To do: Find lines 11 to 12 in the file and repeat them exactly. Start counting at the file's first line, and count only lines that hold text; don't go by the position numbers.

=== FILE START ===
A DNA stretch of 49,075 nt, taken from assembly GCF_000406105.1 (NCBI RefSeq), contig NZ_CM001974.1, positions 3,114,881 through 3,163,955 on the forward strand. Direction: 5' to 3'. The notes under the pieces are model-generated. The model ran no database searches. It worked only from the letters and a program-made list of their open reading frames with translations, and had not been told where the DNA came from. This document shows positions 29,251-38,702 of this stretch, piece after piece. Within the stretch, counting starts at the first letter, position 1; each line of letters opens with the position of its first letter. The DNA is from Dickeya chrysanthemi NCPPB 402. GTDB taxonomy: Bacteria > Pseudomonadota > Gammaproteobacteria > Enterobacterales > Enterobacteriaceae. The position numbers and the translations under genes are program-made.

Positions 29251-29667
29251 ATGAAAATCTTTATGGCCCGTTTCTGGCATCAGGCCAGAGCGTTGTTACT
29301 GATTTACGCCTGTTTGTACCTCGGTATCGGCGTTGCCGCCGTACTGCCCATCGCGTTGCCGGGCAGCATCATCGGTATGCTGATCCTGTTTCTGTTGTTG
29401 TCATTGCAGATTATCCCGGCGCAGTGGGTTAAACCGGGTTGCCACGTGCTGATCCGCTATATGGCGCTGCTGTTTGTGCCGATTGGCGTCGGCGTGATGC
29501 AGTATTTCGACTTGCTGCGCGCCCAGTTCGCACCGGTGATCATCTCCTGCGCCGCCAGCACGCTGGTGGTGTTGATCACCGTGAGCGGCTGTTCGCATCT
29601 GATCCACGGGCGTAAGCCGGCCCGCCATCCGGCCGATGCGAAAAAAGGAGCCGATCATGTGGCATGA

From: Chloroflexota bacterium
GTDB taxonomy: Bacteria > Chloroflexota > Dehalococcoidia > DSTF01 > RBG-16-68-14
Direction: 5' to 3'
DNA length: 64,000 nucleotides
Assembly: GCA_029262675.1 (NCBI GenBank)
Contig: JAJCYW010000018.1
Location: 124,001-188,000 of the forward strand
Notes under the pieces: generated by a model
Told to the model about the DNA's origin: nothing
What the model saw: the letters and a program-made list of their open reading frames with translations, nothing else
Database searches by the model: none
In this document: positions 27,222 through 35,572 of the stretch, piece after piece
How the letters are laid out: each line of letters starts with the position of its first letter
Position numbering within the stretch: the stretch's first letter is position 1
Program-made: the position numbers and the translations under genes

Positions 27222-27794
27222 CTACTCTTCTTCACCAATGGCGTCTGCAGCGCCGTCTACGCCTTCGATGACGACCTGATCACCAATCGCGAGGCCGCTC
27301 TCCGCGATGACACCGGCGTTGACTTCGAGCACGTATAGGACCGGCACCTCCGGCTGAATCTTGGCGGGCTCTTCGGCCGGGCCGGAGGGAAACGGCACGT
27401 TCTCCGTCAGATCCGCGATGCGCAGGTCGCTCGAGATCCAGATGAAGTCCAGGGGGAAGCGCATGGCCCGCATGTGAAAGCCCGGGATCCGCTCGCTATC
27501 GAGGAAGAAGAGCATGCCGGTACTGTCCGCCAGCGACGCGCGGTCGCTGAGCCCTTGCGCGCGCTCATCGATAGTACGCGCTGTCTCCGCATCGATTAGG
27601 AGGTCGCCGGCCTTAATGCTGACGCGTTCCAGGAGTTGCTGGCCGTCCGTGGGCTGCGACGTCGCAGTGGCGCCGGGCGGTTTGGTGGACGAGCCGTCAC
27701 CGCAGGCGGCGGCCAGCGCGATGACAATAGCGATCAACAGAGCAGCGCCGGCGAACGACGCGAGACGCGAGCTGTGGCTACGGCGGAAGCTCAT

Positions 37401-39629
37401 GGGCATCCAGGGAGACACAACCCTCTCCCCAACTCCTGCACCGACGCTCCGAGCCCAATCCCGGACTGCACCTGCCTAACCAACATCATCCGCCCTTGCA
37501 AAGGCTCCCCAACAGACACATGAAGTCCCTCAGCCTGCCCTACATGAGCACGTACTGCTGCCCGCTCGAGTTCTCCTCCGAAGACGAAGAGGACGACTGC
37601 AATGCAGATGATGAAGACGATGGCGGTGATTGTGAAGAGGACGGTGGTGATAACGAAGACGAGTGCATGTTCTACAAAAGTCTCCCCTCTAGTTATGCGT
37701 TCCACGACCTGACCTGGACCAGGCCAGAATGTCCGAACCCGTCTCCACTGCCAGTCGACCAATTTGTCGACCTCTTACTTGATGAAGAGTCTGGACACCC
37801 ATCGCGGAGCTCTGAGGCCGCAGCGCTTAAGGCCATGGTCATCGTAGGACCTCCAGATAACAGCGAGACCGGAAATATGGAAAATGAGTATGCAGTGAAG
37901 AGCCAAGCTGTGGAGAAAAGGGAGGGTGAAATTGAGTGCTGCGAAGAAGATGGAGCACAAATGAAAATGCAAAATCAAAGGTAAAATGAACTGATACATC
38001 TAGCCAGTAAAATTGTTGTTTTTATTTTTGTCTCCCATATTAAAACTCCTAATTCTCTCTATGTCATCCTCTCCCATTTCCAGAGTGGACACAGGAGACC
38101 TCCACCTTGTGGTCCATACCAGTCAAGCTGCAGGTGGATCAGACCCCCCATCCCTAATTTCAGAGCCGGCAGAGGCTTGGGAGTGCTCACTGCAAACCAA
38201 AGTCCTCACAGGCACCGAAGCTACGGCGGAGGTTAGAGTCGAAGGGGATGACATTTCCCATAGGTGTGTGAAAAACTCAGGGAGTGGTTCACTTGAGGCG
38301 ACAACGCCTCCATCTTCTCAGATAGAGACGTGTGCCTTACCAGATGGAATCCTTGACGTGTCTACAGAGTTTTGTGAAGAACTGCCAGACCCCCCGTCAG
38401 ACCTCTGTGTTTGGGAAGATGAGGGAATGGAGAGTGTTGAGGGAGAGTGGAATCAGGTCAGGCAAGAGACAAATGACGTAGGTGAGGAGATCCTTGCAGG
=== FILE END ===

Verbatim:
DNA length: 64,000 nucleotides
Assembly: GCA_029262675.1 (NCBI GenBank)